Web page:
What's That Thorn in My Shin? - Page 2
Defining Shin Splints
According to a case study by Dr. Bernard J. Krenner, DC, a chiropractor in Woodbury, Minnesota, "shin splints" is any lower leg pain as a result of activity. Probably the most widespread cause of shin splints is medial tibial stress syndrome (MTSS), a hard-to-define condition with many possible causes, such as repetitive motion involving impact forces. Hmm ... sounds like running. MTSS is often associated with early season downhill running or progressing too fast in training (e.g. upping weekly running mileage too quickly on rugged terrain).
Dr. Debbie Craig, PhD, ATC, of Northern Arizona University in Flagstaff, describes MTSS as "one of the most common leg injuries in sports," accounting for up to 50 percent of lower-leg running injuries. Dr. Craig emphasizes that "experts do not agree upon the cause of MTSS," as studies thus far have been limited and inconclusive.
Shin splints can arise acutely, become sub-acute and trend toward becoming chronic if not properly treated. In extreme cases, surgery, such as a posterior fasciotomy (incision through fascia surrounding a muscle), may be warranted but is never a guaranteed cure. If you begin to feel shin pain on either side of your tibia, including posterior discomfort, from running, get the problem diagnosed right away.
"I'll see a sudden increase in shin splints at two major times in Western State College of Colorado distance runners," says Tim Poppe, MPT, Clinical Director of Physiotherapy Associates in Gunnison-Crested Butte, Colorado, "once at the start of cross-country season after summer training and again at the start of track season after winter break." Poppe, of course, is blaming a sudden increase in mileage at both times as a possible cause of shin splints.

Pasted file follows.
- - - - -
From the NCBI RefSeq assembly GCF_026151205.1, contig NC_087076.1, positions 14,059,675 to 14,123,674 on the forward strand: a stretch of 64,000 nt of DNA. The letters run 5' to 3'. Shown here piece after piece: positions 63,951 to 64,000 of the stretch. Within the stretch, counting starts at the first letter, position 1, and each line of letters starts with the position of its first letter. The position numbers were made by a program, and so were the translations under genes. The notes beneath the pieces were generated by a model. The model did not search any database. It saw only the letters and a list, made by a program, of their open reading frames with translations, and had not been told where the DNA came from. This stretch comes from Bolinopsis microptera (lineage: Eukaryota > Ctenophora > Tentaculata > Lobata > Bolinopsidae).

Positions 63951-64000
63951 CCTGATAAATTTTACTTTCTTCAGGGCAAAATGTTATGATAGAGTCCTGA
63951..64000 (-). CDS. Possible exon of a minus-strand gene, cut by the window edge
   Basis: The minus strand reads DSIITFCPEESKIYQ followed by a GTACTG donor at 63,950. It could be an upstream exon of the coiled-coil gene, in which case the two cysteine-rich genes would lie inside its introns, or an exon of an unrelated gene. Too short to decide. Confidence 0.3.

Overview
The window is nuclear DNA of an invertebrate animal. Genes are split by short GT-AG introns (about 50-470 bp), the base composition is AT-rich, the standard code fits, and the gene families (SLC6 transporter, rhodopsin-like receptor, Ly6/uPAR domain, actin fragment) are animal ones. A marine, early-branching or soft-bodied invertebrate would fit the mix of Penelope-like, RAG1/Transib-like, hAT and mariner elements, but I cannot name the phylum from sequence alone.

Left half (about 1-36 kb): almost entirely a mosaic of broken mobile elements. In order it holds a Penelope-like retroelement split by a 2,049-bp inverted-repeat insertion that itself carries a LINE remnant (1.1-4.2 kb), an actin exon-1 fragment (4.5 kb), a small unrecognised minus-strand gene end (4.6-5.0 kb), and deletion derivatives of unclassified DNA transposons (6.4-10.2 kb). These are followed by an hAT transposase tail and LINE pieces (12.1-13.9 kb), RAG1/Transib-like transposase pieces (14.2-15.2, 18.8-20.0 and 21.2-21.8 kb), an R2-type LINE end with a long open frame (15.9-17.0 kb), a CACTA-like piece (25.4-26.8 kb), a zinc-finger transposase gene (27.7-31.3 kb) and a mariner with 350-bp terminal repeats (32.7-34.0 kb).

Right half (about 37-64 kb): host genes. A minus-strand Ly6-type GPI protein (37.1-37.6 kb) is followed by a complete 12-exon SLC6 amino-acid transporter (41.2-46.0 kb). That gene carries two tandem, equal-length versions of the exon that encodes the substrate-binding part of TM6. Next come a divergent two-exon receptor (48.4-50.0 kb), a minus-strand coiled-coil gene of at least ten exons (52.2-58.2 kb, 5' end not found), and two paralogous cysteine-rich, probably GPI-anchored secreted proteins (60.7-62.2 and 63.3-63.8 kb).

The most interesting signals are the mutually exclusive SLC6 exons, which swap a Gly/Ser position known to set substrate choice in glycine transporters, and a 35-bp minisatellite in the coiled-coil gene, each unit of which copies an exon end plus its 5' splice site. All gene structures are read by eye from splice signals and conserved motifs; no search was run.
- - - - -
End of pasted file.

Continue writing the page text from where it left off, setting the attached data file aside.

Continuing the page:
According to Drs. Robert Galbraith and Mark Lavallee, sports-medicine physicians from South Bend, Indiana, "a thorough history and physical exam are usually sufficient to make the diagnosis of MTSS." An athlete will most likely feel pain on the medial-posterior region around the shin, especially when palpated by a clinician and, according to Janine Pleau, ATC, at Western State College of Colorado, "high-impact-sport athletes may also feel pain around the lateral or anterior area of the shin, but by far the most common symptom of `shin splints' is in the medial tibial region."
The pain may persist during training along with noticeable swelling afterward. If a shin-splint sufferer does not improve with conservative treatment, imaging tests, such as X-ray, bone scan or magnetic resonance imaging (MRI) tests may be warranted in order to rule out stress fractures or other issues.
Conservative shin-splint treatment consists of rest, ice and analgesics (e.g. ibuprofen) during the acute phase, normally lasting a few weeks to a year, according to Poppe. "If I diagnose a runner with early onset shin splints, I may shut them down completely if the tibial region is really inflamed," says Poppe. "Then it's time for iontophoresis (a way to electrically propel a drug across the skin barrier), ice, possibly soft-tissue mobilization or massage and NSAIDS."